Up and Down. Way Down!

Thursday, December 13, 2007 Thursday, December 13, 2007

Like any business, Electric Pixels has its up days and its down days. But this week has been ridiculous, especially on Tuesday the 11th. On that day I had my lowest sales ever. A single L$1 box of freebies was purchased by Bobbi Voom. That's it - one sale! For one single Linden. Thank you Bobbi Voom, whoever you are. Really, thank you.

Even on the first day I opened in January, visitors purchased many times more items than on December 11th 2007. So what's going on?

When I first started selling items in Second Life, I was quite pleased when people purchased items from me. After a while sales became more or less regular. But certain days sales were down substantially - and I wondered what I was doing wrong. Several possibilities immediately arose in my panicked mind:

  • I am not spending enough on advertising! Quick! Double the classified payment!
  • A secret competitor has suddenly opened and is taking away all of my customers!
  • Somebody had a problem with a product and has told everyone in Second Life to avoid my stuff!
  • I'm losing my edge and can't make something people want! Auggh!
Rationality prevailed then, and also now.

Asking other business owners how they did on these bad days often came back to a single answer:

"Oh, the grid was down/broken/slow/laggy/sucked today"

That always happens when I experience a bad day. The 11th is just particularly bad. Pictured is the graph from Second Life statistics of concurrent logins from that disastrous day. In other words, it shows how many people were logged in for each moment of that day. You might notice a slight dip in the middle of the 11th. Well, maybe not so slight. Perhaps you might describe it as a Massively Dead Afternoon.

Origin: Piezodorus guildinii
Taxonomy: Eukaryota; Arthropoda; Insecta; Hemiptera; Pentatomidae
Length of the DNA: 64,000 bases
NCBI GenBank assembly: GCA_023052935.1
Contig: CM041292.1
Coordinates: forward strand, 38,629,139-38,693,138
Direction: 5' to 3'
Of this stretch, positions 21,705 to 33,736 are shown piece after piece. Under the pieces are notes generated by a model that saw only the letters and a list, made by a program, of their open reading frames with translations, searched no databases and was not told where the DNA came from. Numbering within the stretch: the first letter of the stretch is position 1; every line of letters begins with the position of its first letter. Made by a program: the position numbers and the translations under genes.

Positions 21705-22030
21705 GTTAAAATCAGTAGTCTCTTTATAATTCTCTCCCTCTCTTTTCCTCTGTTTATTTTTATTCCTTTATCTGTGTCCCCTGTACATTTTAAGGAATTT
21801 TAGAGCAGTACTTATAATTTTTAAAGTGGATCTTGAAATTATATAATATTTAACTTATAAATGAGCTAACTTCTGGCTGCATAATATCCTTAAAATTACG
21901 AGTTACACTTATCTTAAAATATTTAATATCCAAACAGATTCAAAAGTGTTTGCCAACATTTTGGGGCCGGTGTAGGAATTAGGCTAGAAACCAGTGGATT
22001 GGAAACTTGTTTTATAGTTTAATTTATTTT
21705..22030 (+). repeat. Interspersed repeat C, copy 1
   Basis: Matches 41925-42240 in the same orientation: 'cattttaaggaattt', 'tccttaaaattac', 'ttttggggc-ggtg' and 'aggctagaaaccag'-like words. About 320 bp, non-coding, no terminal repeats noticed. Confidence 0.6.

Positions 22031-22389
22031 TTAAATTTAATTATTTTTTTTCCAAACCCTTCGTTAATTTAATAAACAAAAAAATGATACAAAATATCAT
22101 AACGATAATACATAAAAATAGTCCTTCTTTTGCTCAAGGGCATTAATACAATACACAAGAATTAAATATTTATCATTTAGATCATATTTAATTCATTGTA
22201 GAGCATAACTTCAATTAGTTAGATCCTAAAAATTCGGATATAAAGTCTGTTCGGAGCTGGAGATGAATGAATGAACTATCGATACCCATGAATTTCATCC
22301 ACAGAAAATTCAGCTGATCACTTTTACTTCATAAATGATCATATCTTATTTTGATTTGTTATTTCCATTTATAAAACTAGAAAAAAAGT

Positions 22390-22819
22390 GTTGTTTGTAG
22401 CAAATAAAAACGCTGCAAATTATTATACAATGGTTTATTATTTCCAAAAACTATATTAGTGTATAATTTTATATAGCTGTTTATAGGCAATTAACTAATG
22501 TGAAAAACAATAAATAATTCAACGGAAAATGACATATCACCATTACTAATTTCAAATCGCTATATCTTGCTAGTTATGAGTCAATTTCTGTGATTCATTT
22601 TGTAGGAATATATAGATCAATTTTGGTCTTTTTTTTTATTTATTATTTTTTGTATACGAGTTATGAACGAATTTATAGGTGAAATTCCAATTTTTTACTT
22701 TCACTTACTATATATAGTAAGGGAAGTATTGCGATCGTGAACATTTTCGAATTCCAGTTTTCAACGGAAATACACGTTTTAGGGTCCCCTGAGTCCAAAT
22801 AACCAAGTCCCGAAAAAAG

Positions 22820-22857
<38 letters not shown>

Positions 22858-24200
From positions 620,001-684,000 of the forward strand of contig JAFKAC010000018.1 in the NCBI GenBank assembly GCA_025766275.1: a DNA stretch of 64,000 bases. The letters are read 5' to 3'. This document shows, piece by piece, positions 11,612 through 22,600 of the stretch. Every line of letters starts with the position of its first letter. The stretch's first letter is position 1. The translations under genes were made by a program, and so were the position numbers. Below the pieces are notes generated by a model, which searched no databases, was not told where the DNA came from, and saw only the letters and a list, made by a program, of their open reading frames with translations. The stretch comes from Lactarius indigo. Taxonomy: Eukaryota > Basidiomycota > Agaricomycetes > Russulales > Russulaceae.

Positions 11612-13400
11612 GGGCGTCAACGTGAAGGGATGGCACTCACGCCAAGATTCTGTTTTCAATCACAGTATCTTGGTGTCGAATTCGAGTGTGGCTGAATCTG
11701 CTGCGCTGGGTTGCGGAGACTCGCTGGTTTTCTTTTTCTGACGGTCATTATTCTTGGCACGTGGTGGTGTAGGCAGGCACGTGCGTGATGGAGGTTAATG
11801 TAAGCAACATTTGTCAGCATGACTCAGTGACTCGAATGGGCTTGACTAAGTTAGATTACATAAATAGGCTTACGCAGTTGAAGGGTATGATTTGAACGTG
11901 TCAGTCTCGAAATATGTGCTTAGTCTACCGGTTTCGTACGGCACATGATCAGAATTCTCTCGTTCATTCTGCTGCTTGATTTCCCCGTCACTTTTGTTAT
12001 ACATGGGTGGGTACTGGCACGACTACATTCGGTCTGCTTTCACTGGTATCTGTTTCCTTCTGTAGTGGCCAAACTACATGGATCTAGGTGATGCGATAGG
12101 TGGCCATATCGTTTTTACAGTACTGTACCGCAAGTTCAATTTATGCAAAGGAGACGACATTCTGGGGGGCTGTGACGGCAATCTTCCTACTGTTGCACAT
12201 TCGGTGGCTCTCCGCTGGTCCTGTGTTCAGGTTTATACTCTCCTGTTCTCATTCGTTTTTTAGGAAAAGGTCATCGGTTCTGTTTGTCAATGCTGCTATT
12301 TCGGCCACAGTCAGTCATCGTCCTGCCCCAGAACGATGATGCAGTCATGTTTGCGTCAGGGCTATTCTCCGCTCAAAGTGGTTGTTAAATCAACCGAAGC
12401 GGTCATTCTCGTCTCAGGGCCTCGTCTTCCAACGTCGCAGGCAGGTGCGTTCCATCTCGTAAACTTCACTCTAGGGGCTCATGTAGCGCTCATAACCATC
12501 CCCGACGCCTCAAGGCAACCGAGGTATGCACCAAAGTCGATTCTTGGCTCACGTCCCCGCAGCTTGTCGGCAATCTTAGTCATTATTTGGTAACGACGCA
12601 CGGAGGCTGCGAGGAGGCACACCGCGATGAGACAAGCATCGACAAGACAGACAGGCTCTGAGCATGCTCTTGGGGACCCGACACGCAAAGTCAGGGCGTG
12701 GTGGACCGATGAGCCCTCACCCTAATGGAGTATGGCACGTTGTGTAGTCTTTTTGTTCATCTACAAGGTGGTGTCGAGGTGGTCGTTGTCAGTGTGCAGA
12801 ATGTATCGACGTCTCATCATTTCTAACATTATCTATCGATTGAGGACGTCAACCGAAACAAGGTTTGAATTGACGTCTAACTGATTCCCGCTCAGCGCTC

That's why no one was at the shop that day. The grid was busted.

You might ask why items weren't purchased during the rest of the day. I suspect it's often because the grid was shut down because it was in bad shape and few bother or are able to shop in those laggy times. Or people avoid starting a shopping trip if they know the Grid has a scheduled outage. The "outage" is often much larger than the actual declared outage for most business owners. Especially for me on the 11th.

Meanwhile, sales resume sometime after the grid perks up, and things are back to normal. I wonder how much correlation there is between Second Life sales and Grid status? Now that might be a good topic for a future post...


Peter Stindberg said...

A lesson I learned early was to NOT make any transactions involving L$ or non-copy items on a "bad grid day". From a subjective standpoint more often than not you end up with BOTH losing money AND losing inventory.

I just read the message on the Linden blog that they have returned a plethora of lost items. I have not yet logged in, but I'm already eager to find out what "missing" items might have turned up.

ArminasX said...

I'm with you on that one. The worst thing about inventory loss is that you might not even know it's gone! I have almost 10K items in my inventory, and how would I know if a particular item were missing unless I went looking for it. I don't even know what half of my items are, let alone their names or what they do. I'm going to check anyway to see if anything has suddenly shown up.

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